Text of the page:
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February, 1985, Vol. 108, No. 2
Changing employment patterns
of organized workers
The organized labor movement lost 2.7 million members among employed wage and salary workers between 1980 and 1984. This was a particularly sharp drop in the number of union1 members compared with the experience between the end of World War II and 1980, a period of generally rising union membership. Because this decline took place while the nation's workforce grew, the proportion of employed wage and salary workers who were union members declined during the period, continuing a trend that began in the late 1950's.
The change in the number and proportion of union members took place while changes in the American economy were having a particularly severe impact on employment in goods-producing industries and in transportation, where many union members worked. Competition from imports was growing and government deregulation of the transportation industry in 1980 increased competition from nonunion firms. The "smokestack" industries, the traditional source of union strength, were stagnant or declining, while the less-organized service-producing industries had vigorous employment gains. During the recession of 1981-1982, unemployment hit hardest in industries where unions were strong but, to date, the recovery has been most vigorous in industries and occupations that typically have low levels of unionization.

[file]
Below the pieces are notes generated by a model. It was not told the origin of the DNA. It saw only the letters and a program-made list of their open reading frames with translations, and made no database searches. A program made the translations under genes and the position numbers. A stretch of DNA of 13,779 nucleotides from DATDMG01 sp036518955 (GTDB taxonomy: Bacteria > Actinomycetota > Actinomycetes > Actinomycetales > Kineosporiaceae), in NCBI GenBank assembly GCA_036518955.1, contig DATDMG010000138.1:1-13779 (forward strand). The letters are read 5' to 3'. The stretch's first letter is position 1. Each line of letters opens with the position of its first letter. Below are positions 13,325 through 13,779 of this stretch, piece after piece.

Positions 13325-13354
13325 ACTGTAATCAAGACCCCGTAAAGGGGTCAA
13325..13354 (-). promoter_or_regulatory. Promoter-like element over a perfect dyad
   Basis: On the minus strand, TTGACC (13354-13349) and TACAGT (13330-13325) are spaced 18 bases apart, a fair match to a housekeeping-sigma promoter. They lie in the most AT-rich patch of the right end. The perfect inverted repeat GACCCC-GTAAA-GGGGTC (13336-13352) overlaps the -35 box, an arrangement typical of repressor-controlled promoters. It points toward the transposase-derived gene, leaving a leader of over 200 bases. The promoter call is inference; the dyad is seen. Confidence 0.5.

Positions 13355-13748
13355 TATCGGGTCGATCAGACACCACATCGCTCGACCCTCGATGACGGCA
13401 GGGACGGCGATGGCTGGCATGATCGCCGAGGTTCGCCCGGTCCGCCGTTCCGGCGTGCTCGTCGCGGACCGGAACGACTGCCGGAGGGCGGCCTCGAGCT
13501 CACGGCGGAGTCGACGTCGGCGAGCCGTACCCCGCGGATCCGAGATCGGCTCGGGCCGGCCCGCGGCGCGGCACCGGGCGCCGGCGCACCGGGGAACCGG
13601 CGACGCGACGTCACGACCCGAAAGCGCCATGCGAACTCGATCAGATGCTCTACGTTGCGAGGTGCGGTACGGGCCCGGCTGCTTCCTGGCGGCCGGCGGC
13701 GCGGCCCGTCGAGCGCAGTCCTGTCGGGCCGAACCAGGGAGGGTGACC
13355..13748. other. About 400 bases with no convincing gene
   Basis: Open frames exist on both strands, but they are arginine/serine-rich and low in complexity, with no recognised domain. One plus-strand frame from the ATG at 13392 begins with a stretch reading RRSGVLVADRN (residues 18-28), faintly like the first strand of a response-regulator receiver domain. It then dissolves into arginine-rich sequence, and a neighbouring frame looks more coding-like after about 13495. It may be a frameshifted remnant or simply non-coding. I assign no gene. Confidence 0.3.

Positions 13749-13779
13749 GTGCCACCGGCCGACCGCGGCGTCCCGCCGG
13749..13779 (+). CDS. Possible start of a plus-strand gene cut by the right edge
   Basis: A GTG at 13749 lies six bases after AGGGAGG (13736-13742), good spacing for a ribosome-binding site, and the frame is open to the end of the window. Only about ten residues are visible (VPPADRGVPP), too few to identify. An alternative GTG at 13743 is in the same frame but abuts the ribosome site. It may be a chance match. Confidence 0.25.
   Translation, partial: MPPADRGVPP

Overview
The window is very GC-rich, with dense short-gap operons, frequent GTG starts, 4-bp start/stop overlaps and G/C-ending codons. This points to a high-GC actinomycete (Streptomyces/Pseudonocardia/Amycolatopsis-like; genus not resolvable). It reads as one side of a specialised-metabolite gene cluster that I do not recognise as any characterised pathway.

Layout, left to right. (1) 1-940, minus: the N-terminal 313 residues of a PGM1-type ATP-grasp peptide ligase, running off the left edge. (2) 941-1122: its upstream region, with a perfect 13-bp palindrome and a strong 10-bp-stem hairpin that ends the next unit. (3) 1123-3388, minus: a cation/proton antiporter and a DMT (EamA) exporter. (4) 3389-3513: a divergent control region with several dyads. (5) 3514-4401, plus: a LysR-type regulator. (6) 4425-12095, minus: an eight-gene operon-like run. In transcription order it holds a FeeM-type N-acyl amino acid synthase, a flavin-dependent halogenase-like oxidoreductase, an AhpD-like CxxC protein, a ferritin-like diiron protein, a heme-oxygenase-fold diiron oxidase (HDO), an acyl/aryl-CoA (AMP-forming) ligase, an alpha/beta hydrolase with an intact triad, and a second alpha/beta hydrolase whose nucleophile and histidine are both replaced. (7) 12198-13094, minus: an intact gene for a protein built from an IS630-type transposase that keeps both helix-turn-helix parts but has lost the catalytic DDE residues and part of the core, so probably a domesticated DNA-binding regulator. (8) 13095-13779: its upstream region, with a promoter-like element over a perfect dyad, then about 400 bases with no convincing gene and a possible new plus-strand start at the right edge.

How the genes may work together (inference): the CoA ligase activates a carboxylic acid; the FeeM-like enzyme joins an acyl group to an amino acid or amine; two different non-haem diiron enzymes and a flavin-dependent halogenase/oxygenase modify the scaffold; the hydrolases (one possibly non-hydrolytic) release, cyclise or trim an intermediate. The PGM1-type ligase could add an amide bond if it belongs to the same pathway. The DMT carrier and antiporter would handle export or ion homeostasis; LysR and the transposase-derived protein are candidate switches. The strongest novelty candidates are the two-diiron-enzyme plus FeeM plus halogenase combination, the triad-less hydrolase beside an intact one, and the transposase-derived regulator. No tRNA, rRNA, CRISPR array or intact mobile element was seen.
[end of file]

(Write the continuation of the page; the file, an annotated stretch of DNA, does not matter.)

This excerpt is from an article published in the February 1985 issue of the Monthly Labor Review. The full text of the article is available in Adobe Acrobat's Portable Document Format (PDF). See How to view a PDF file for more information.
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1 "Union" is defined to include traditional labor unions and employee associations that represent employees in collective bargaining.
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